I gotta admit, I’m biased when it comes to DOHC VTEC Hondas, because I’ve owned two of the best. I got my first taste with a 1995 Acura Integra GS-R, and I still can’t get the sound of that little 1.8-liter motor with the 8,100-rpm redline out of my head. Then I moved on to the “luxury coupe,” a 2001 Honda Prelude, which redlined at a comparatively meek 7,400 rpm but had other stuff going for it that the Integra lacked. These were great, great cars — stylish, fun and relentlessly reliable.
And we’ll never see the likes of them again, because Honda has turned its back on that whole scene. The Prelude was quietly put out to pasture in 2001, having become too refined and expensive for its own good. The Integra kept kicking for a while as the Acura RSX (it was still called “Integra” in other markets), but 2006 marked the end of the line. For a few more years, the Honda Civic Si carried the torch with its sweet 2.0-liter motor, a high-revving marvel that reminded me very much of the Integra GS-R’s 1.8. But these days the Civic Si uses a warmed-over Accord engine. FAIL.
The Honda VTEC era is gone, and it’s not coming back.
But we can still remember the good times, right?
Ride along with me as I reflect on what made my DOHC VTEC cars so special.
1994 Acura Integra GS-R
First of all, as soon as the second-generation GS-R came out in ’94, I remember lusting after those shiny five-spoke wheels. Man, Honda knew how to do alloy wheels back in the day, didn’t they? Admittedly, the rest of the car’s looking a bit dated. It’s got that bubbly 1990s look going on from some angles. But I actually dig the four round headlights, even though a lot of owners swapped them out for the JDM lenses. And from the back, the GS-R still looks pretty purposeful with its standard spoiler and wide taillights.
Inside, my GS-R had flawless leather buckets, but let’s face it: this car wasn’t about creature comforts. The road noise at speed was literally deafening, at least temporarily — I’d be a little hard of hearing when I got out after a long trip. As for the ride quality, a friend of mine once called it “skateboard-like.” Really, the best thing about the interior was the hatchback trunk; you could fold those rear seatbacks down and fit your whole life in there if you had to.
Bottom line, the Integra GS-R was all about what was under the hood. The dual-overhead cam (“DOHC”) 1.8-liter inline-4 was rated at 170 horsepower, falling just short of the magical 100 hp/L threshold. Torque was a paltry 127 pound-feet, and that was always the knock against the DOHC VTEC motors, but let me tell you, it didn’t matter in this car. The power ramped up steadily all the way to 8,100 rpm, with the VTEC crossover at 4,400 rpm producing a growl that gave way to a motorcycle-like scream toward to the end. Known to fans by the internal code “B18C1,” the GS-R’s engine was only offered with an incredibly precise five-speed manual transmission, and they were a perfect pairing — the short gears helped keep the revs high, and the pedals were ideally placed for heel-toe downshifts.
Nowadays, turbocharged fours are all the rage because of their supposed fuel-economy benefits, but did I mention that I got 37 mpg on the highway in my GS-R?
Throw in legendary reliability and low maintenance costs, and you’ve got an all-time great. There’ll never be another car like it.
2001 Honda Prelude
The angular, understated Prelude was a different beast — a gentleman’s sport compact. With its long nose and short deck, the 2001 ‘Lude could almost pass for rear-wheel-drive, its extended front overhang being the only real giveaway. It was a classy car, especially with the beautiful alloy wheels shown here. With the Integra, you expected a kid to be driving it, and it was normal to see an enormous spoiler tacked on the back. But the ‘Lude appealed to everyone. I’ve seen a handful of white-haired old guys driving bone-stock models, and that doesn’t surprise me one bit.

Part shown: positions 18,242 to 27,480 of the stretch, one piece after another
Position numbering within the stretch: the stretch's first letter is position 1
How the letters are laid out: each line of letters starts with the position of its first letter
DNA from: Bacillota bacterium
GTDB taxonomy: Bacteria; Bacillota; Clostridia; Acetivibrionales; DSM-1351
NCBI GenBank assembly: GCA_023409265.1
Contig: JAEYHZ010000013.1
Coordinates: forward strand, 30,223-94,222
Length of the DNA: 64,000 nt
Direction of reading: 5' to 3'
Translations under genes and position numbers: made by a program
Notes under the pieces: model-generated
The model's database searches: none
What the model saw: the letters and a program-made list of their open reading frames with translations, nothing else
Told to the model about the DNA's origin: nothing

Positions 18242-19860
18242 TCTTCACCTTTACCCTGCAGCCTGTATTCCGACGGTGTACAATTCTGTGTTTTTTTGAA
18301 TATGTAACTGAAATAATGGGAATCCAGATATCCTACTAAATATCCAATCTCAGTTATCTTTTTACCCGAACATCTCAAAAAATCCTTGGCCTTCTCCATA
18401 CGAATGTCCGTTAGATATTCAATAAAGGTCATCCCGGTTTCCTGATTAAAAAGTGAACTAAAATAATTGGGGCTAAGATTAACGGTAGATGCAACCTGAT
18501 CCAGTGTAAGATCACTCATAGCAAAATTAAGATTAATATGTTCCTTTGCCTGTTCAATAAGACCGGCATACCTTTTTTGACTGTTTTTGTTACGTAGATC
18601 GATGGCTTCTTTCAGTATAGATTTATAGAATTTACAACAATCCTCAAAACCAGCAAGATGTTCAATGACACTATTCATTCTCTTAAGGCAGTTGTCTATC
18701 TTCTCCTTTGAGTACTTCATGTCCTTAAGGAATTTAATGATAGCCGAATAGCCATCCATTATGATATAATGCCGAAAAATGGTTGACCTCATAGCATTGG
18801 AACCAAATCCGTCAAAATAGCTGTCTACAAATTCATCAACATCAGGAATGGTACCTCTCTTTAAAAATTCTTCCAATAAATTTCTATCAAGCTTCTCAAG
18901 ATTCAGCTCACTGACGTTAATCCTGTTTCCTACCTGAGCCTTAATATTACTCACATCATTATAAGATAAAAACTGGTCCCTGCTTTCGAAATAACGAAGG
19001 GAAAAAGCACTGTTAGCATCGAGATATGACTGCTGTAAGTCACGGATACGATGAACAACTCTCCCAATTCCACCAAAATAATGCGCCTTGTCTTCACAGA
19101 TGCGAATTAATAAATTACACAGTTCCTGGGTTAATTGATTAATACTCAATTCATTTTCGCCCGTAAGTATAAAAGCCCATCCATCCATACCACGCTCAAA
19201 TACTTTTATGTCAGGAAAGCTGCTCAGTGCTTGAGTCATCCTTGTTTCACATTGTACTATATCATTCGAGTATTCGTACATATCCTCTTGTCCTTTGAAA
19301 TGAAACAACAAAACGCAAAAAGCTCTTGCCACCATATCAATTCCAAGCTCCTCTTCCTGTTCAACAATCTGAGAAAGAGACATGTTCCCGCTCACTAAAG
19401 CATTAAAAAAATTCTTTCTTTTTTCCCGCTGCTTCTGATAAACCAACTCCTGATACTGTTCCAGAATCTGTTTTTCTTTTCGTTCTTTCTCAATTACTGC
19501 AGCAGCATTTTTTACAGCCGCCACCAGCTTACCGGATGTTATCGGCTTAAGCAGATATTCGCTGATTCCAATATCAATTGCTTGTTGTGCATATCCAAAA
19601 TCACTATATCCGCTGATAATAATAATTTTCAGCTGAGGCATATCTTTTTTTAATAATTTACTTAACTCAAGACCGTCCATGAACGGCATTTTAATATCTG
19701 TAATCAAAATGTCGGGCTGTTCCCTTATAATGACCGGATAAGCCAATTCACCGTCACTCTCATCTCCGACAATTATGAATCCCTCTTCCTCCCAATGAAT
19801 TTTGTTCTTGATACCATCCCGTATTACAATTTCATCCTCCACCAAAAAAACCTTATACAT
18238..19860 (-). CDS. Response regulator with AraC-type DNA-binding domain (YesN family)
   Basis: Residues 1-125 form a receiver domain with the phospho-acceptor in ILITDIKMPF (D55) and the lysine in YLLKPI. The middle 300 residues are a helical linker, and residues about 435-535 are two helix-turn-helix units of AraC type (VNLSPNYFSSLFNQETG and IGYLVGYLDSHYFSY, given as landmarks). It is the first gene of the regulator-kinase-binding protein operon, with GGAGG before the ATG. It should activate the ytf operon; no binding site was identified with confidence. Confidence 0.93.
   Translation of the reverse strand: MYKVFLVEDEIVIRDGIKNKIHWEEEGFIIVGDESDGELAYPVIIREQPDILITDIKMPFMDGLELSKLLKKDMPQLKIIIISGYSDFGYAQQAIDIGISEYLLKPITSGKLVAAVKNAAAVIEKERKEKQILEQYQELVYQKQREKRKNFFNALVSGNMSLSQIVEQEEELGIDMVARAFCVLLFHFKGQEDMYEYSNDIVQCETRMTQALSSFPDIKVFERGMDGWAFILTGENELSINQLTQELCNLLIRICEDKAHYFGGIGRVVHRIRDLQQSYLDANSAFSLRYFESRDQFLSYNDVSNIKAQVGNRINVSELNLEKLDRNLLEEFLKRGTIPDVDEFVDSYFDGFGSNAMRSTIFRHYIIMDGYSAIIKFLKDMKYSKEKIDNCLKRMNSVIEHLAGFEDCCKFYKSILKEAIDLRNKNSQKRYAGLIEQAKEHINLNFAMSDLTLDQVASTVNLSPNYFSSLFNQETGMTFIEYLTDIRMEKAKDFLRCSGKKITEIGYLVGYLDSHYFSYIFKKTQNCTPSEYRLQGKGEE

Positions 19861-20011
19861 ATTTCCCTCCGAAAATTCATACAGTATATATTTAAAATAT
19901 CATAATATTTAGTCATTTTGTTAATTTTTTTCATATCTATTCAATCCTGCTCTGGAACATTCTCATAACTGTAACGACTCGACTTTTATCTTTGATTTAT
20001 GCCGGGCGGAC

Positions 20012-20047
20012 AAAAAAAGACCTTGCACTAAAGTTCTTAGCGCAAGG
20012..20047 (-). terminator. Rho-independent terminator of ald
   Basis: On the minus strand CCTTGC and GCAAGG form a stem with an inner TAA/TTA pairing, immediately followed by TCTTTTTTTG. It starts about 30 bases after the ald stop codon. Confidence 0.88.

Inside, the fifth-gen Prelude served up an inviting mix of quality materials and subtle, ergonomic design. You had all the controls you needed, and no more. People used to say Honda was the Japanese BMW (hard to believe today, right?), and this dashboard is a case in point. Everything was right where it needed to be, and the simple layout aged really well — I never felt like I was driving an old car, even when it was an old car.
On the road, the Prelude was significantly quieter than the GS-R, though I wouldn’t exactly call it quiet per se. The general comfort level was a lot higher. Really good stereo, too — so much better than the Integra’s clock-radio-quality sound. But it still handled great, albeit with slightly slower reflexes. I wish I’d been able to find a suitable Type SH with its torque-transfer system, because my base car understeered a lot if I entered a corner too hot. But I always had a blast on twisty roads nonetheless.
The fifth-gen Prelude’s engine was a torque monster by DOHC VTEC standards, cranking out 156 lb-ft along with a healthy 200 hp. To be honest, I liked the GS-R’s engine better. The ‘Lude’s 2.2-liter four-cylinder, a.k.a. “H22A4,” had a Jekyll and Hyde character, coming on real strong all of a sudden at 5,200 rpm. I preferred the way the GS-R’s motor smoothed the VTEC transition out. But the H22 made a great snarl, and the five-speed shifter was lighter than the GS-R’s, gliding friction-free from gate to gate.
If you wanted genuine Honda performance without the boy-racer looks, the fifth-gen Prelude was the ultimate solution.
Honda VTECs used to rule the street, and for good reason. It’s sad to me that those days are never coming back. Did you ever have a DOHC VTEC car? I know we’d all love to hear your story in the comments.
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